MEGADETH's DAVID ELLEFSON: How Formal Training Helped Me Become Better Musician

MEGADETH's DAVID ELLEFSON: How Formal Training Helped Me Become Better Musician

MEGADETH bassist David Ellefson stopped by for a question-and-answer session at the Mesa Community College's Summer Band Camp last Wednesday, June 3 in Mesa, Arizona. He discussed his musical education, how it influenced his career, and he offered some advice for younger musicians wanting to pursue music as a career path.

Speaking to Miguel Rozo, Ellefson said about his musical education (see video below): "Especially in rock and roll bands, you know… rock and roll is sometimes just formed on an excuse to just not have to get a job and rewrite the rules and rocking out against society and school and all these things. So people will pick up an instrument for a variety of reasons — sometimes it's just to have a voice, because they feel like in their life they don't have a voice. And for someone like me, I started to be formally trained, though church-organ lessons and then through the tenor saxophones. So by the time I got my hands on a bass, I could read and write music… Read it, I should say — I could read music. But I think getting some formal education really helps."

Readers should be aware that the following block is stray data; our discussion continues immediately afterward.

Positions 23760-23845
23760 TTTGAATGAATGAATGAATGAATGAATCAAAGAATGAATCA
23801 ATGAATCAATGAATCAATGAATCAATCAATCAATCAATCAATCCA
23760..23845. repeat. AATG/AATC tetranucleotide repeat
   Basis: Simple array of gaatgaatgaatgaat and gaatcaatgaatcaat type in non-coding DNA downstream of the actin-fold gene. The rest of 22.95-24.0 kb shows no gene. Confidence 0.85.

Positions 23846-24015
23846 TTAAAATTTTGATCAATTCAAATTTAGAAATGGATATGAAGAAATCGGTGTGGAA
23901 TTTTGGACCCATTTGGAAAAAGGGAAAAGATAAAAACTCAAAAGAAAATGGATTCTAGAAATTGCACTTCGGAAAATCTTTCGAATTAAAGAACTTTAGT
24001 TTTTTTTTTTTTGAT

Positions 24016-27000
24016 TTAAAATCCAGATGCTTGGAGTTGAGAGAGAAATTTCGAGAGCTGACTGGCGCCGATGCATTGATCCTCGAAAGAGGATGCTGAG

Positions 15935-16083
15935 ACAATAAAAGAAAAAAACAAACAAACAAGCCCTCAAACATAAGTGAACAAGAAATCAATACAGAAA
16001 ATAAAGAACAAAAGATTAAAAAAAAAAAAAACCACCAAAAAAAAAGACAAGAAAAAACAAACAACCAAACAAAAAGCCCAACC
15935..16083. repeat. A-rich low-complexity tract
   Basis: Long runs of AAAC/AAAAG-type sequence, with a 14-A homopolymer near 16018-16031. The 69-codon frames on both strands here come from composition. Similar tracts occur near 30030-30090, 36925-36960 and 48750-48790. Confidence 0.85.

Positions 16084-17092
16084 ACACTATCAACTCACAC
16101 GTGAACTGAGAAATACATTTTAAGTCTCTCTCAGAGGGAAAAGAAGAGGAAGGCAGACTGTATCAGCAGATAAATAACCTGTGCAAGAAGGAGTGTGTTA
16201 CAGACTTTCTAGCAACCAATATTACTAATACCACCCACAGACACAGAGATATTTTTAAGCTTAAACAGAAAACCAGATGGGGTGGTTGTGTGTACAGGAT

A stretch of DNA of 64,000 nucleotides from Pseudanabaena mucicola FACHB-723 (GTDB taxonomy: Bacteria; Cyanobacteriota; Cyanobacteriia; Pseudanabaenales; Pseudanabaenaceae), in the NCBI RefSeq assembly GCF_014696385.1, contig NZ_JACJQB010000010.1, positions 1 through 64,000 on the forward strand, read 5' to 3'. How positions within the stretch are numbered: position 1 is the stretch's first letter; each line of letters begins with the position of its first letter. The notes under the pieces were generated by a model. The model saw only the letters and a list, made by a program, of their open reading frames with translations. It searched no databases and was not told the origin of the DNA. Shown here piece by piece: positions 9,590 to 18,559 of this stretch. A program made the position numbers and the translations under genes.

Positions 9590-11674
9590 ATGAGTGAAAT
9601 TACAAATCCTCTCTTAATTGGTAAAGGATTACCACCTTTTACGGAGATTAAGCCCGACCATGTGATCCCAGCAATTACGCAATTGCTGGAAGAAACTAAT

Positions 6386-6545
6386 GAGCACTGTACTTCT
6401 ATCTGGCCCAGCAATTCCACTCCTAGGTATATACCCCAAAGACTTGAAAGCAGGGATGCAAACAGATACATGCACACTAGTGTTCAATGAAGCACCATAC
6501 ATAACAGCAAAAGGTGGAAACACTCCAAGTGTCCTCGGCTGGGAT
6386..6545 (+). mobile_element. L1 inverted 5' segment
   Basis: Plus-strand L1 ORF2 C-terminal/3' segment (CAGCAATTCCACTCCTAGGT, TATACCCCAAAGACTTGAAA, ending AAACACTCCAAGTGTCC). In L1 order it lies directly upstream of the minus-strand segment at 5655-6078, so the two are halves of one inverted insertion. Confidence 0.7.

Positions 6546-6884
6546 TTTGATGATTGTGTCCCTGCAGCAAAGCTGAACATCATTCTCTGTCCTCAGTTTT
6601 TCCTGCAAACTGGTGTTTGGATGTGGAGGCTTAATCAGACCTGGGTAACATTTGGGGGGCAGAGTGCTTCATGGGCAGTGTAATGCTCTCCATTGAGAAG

He continued: "I remember reading about THE BEATLES, talking about how they, kind of, grew up in the pubs and the clubs, and there came a point even in their career, making records, where they would bring in other orchestra musicians and various people to be on their records. And when they learned how to speak the language rather than just, 'Third fret, E string, dude,' but being able to say, 'Let's play a G major chord, and I'll play the root and you play the fifth,' and being able to talk in a little bit more proper musical language, I think it only helps your experience. It helps you be less frustrated, it helps you be more economical with your time, especially in the studios, where time really is money."

Ellefson added: "I think being able to understand music and interaction… It's probably the best thing I enjoyed about playing in an orchestra band and a jazz band — you really learn to play with dynamics. Rock bands, it's just, 'Turn everything louder than everything else,' as it's been said, but, you know, really playing with dynamics… And even in a group like MEGADETH, we play with a lot of dynamics. With everything loud all the time, nothing seems loud anymore. If everything is fast all the time, you sort of get numb to the impact of accelerated tempo. So I think understanding things on a musical level helps you be certainly a much better composer and definitely a much better performer."

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